Gastroenterology Wasilla AK

The more complex the carbohydrate, the longer it takes to break down—and the more likely it is to cause a buildup of gas. While people often point to beans and dairy products as gas producers, don’t forget these other common causes.

Saket Ambasht, MD
8756 Inyo Cir
Eagle River, AK
Specialties
Gastroenterology
Gender
Male
Education
Graduation Year: 2007

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Ronald John Boisen, MD
(907) 569-1333
3340 Providence Drive Suite 352
Eagle River, AK
Specialties
Gastroenterology, Hepatology
Gender
Male
Education
Medical School: Univ Of Mn Med Sch-Minneapolis, Minneapolis Mn 55455
Graduation Year: 1979
Hospital
Hospital: Providence Alaska Med Ctr, Anchorage, Ak
Group Practice: Alaska Digestive & Liver Dise

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Dr.Richard Buchanan
(907) 276-2811
2841 DeBarr Road #50
Anchorage, AK
Gender
M
Education
Medical School: Univ Of Wa Sch Of Med
Year of Graduation: 1964
Speciality
Gastroenterologist
General Information
Hospital: Alaska Regional
Accepting New Patients: Yes
RateMD Rating
4.2, out of 5 based on 2, reviews.

Data Provided by:
Brian Felix Sweeney Jr, MD
(907) 336-0660
3226 Discovery Bay Dr
Anchorage, AK
Specialties
Gastroenterology
Gender
Male
Education
Medical School: Tufts Univ Sch Of Med, Boston Ma 02111
Graduation Year: 1994

Data Provided by:
Charles Roy Shannon
(907) 276-2811
2841 Debarr Road
Anchorage, AK
Specialty
Gastroenterology

Data Provided by:
Tay Seun Kim, MD
(213) 738-1000
17712 Toakoana Way
Eagle River, AK
Specialties
Gastroenterology
Gender
Male
Education
Medical School: Yonsei Univ, Coll Of Med, Sudai-Moon-Ku, Seoul, So Korea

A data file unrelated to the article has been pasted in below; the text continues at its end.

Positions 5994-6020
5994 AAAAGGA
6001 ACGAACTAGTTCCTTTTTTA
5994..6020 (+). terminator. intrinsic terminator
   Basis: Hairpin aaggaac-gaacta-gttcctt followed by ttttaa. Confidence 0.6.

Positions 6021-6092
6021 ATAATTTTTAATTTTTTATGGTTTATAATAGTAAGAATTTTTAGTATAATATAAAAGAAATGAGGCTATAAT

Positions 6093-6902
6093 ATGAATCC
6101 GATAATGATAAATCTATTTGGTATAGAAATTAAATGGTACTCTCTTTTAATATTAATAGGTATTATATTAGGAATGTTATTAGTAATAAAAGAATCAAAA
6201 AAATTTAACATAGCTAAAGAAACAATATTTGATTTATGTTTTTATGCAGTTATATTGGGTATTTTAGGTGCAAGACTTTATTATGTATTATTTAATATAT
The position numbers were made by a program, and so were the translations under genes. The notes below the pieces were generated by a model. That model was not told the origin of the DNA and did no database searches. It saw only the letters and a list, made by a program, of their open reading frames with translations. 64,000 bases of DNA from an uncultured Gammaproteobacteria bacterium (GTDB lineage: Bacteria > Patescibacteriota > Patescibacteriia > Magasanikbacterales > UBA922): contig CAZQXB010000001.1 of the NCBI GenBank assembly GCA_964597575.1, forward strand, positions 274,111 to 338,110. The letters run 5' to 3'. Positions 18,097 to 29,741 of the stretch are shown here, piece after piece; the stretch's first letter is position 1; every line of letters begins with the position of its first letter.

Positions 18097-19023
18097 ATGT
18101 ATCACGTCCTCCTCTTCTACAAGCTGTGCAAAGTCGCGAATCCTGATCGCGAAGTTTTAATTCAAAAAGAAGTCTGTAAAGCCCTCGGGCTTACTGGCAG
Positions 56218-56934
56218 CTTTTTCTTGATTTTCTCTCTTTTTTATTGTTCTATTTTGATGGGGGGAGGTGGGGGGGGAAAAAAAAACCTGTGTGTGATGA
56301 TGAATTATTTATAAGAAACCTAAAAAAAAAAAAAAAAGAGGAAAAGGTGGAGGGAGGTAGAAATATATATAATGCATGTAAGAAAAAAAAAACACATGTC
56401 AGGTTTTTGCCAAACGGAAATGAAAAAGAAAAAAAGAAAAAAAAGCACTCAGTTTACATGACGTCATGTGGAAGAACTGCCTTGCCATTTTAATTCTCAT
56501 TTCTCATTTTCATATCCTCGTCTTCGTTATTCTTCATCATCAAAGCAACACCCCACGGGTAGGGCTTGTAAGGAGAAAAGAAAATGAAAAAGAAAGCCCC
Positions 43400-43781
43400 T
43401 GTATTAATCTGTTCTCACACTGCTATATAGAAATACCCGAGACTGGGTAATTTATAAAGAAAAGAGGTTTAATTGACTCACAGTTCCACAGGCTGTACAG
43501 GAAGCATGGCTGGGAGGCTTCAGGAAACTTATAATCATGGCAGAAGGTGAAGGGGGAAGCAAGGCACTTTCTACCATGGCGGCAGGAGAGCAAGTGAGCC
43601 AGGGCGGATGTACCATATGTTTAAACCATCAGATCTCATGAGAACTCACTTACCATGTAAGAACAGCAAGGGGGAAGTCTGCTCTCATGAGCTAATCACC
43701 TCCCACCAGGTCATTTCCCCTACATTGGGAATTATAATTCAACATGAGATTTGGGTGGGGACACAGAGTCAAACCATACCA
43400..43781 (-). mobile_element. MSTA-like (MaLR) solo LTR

Graduation Year: 1956

Data Provided by:
David Edward Peach
(907) 276-2811
2841 Debarr Road
Anchorage, AK
Specialty
Cardiology, Gastroenterology, Internal Medicine

Data Provided by:
Geronimo Sahagun
(907) 276-2811
2841 Debarr Road
Anchorage, AK
Specialty
Gastroenterology, Internal Medicine

Data Provided by:
Saket Ambasht, MD
8756 Inyo Cir
Eagle River, AK
Specialties
Gastroenterology
Gender
Male
Education
Graduation Year: 2007

Data Provided by:
Eric Rodney Tompkins, MD
(907) 276-2811
2841 Debarr Rd Ste 50
Anchorage, AK
Specialties
Gastroenterology
Gender
Male
Education
Medical School: Univ Of Ms Sch Of Med, Jackson Ms 39216
Graduation Year: 1984

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Help for Those with Gas

Provided by: 

By Lindsey Galloway

Certain foods have been shown to instigate this annoying—and often embarrassing—problem. “Microbes in the digestive tract feed on the carbohydrates we consume,” says Gerard Mullin, MD, director of Integrative GI Nutrition Services at Johns Hopkins Hospital. “Those bacteria act like a little brewery in our gut, metabolizing sugars. And that fermentation process produces gas.”

The more complex the carbohydrate, the longer it takes to break down—and the more likely it is to cause a buildup of gas. While people often point to beans and dairy products as gas producers, don’t forget these other common causes:

Cruciferous Veggies. Yes, the cancer-fighting virtues of broccoli and cauliflower can’t be overlooked, but these foods also rank among the worse gas producers, thanks to an indigestible sugar they contain called raffinose (the same sugar that gives beans their gas-producing reputation). Adding new varieties of these veggies to your diet slowly and eating them regularly can actually help your digestive system become more acclimated to the sugar.

High-Fructose Corn Syrup. The human body never evolved to handle the high doses of fructose we consume today—it simply can’t fully digest much more than 25 grams in one sitting. (To put that in perspective, that’s how much is in just one can of Coke.)

Greasy, Fried Foods. While fat itself won’t cause gas, grease puts the digestive system in slow-mo, and that gives bad bacteria more time to ferment the food in the intestine, making gas much worse.

Some foods can actually help prevent gas, or at least lessen the symptoms. “Papaya and pineapple have naturally occurring enzymes that help the intestinal microbes break down complex carbs,” explains Mullin. Yogurt with active cultures can also help restore the natural balance of intestinal bacteria.

Author: Lindsey Galloway

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